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Linda Farmer, Certified Zentangle Teacher


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How to draw ACROSSTICK

Zentangle pattern: AcrosstickToday’s cool Acrosstick tangle is from Brockport, NY CZT Ed Gucker and it’s his first on the site.

If you’ve been with me for a while you’ll know I usually start the week off with a super easy tangle pattern. I’m not sure Acrosstick can be called super easy, but it is not a difficult tangle to draw. The challenge is in Step 1, getting the squares square and evenly spaced to allow for the remaining elements of the tangle to be added.

Ed describes the inspiration for this tangle and its name, and includes a tip for drawing the squares.

This tangle was inspired by the fabric used to cover chairs in our local Panera restaurant. The name is a play on words: pan ~ across and era ~ period of time ~ tick.

I suggest that the squares drawn in the first step be separated by about half the length of the square’s side. This seems to generate a uniformly dense pattern.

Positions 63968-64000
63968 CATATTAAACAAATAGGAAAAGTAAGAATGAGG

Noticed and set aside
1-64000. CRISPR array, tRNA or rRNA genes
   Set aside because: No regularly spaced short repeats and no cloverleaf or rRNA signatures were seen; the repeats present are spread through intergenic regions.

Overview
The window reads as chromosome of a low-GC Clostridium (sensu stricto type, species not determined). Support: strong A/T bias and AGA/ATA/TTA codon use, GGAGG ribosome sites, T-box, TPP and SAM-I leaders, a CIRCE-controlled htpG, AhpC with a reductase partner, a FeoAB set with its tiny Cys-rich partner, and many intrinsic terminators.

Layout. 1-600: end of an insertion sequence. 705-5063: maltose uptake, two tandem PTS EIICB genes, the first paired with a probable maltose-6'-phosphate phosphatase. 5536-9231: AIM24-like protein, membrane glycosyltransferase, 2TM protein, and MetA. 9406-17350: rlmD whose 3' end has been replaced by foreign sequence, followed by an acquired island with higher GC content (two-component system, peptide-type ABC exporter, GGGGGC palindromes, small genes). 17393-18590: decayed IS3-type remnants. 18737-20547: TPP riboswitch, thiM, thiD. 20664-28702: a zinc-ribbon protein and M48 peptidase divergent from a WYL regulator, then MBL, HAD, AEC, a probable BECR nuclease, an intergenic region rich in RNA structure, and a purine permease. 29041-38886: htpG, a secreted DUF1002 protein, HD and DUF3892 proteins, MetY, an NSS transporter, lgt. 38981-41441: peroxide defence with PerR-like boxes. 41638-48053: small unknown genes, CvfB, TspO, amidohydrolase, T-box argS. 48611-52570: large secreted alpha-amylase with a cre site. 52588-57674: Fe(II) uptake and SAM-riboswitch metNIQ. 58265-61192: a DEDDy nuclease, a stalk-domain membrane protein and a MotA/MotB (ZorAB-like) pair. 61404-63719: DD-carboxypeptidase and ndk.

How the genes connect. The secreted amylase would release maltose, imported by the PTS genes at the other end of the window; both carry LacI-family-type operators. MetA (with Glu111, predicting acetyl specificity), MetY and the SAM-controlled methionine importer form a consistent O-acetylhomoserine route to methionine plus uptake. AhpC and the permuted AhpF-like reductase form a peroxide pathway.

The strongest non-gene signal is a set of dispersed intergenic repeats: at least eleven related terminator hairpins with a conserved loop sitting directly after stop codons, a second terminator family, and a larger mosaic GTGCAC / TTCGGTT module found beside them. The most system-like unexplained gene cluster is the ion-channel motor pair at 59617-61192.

Shading along the diagonals brings out the “drawing behind” aspect.

Ed introduces himself,

I’m a retired physicist who taught physics and astronomy at the State University of New York College at Brockport for 34 years. Patterns and diagrams are ubiquitous in teaching physics and I had developed considerable facility in drawing geometric figures. During the years before my retirement in 2000 I became interested in fractal geometry, particularly as it applies to descriptions of dynamic motion in chaotic systems. I wrote computer programs to display chaotic behavior in graphical form. After I retired, I became involved in long-arm quilting, which again creates patterns (in thread) on fabric. Many of these patterns are “formulaic” as Rick would say and can probably be revived as tangles, although the one I submitted did not come about this way.